Producers were asked to describe their customers by choosing from a list of characteristics. Results showed that 66 percent of producers believed their customers have a medium income, and are retired. Fifty-six percent said their customers are very health conscious, 55 percent said their customers are educated, and 53 percent said customers are married with children.

Quality is important to customers and is a factor in their decision to shop at a farmers’ market. Producers were asked why they thought their customers shopped at farmers markets. Around 90 percent of producers said that product quality is very important to their customers, and for each market compared, all of them stated that product quality is very important to customers. Producers also identified "grown or made by the vendor," and "Oklahoma grown" as being important. (figure 31).

2.4. Directions of Change Expected by Farmers’ Market Producers

To have a better business environment for producers at farmers’ market, producers were asked to indicate changes they would like to occur at the primary farmers’ market they attend. The purpose of the question was to have some feedback about how to improve farmers’ markets. Suggestions included increasing marketing promotion via Internet and more enforcement of rules and availability of guidelines. One respondent suggested that a fixed membership fee could become a barrier entry for small vendors. To overcome this problem, it was suggested that paying a percentage of sales as a membership fee would help small vendors. Since the majority of the customers are elderly people, the producers suggested that farmers’ market designate a specific rest area for them.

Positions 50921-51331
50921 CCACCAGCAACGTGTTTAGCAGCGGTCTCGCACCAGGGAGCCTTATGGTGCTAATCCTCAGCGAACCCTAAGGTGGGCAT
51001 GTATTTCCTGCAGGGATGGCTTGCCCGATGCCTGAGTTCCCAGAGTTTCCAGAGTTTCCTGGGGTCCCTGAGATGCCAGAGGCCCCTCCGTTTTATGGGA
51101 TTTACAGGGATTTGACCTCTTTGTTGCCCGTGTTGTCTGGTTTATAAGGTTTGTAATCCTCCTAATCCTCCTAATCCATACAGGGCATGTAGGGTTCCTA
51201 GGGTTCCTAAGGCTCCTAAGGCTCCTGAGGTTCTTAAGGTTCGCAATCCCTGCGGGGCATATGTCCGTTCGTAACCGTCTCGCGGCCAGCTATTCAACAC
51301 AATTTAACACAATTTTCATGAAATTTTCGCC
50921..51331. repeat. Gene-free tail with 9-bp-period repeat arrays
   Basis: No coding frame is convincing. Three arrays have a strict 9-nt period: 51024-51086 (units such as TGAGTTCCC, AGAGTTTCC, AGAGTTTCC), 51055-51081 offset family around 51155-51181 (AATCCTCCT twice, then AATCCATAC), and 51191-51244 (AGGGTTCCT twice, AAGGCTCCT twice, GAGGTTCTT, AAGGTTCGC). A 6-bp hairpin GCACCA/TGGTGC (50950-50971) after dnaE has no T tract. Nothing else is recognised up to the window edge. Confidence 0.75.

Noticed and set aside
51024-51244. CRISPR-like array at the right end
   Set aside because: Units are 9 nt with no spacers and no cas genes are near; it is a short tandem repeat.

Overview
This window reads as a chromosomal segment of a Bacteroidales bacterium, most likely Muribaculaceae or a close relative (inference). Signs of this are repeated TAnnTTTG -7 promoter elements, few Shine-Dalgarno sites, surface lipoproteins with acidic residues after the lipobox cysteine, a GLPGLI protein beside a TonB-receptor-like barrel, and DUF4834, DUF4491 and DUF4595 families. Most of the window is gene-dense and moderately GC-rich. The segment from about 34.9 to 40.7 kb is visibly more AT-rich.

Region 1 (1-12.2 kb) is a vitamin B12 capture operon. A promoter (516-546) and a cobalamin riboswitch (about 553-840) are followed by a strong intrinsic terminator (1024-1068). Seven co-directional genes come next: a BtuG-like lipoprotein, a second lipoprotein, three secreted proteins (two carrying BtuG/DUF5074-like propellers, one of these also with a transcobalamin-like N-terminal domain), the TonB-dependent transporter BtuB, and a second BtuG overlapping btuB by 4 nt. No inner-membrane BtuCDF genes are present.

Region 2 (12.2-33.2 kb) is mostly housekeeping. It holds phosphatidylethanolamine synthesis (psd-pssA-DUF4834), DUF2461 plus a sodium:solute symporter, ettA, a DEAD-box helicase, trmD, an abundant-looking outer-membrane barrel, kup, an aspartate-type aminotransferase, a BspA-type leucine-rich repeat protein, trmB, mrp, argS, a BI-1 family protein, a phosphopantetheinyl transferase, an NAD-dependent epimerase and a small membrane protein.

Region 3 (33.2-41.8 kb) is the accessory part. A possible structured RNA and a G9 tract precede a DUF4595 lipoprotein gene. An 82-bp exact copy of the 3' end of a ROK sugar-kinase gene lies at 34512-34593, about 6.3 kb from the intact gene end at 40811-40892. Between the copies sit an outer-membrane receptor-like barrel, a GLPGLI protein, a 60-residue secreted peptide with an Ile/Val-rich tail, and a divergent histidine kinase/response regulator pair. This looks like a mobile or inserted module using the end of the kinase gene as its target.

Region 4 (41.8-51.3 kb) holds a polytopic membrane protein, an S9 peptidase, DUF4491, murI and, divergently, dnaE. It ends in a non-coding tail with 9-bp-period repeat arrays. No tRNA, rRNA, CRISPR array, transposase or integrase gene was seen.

As for the future of their market, 67 percent of respondents expected the number of customers would increase, 61 percent expected that the amount of advertising would increase, and 50 percent expected the numbers of vendors would increase.

Question 45 asked producers what topics they would like to have more information about. The choices were: season extension techniques, greenhouses, plant propagation, irrigation, post-harvest handling, marketing, weed control, disease control, insect control, cover crops, organic methods, hiring employees, value added products, health regulations, specific crops/ products and other. The result is in figure 33.

This research was funded through a grant from the Agricultural Marketing Service of the USDA under the Federal State Marketing Improvement Program funding (Strengthening Direct Marketing Channels: Programs to Develop and Enhance Farmers Markets), and Hatch Project 2388 of the Oklahoma Agricultural Experiment Station. However, any opinions, findings, conclusions, or recommendations expressed here are those of the authors and do not necessarily reflect the views of the US Department of Agriculture or Oklahoma State University.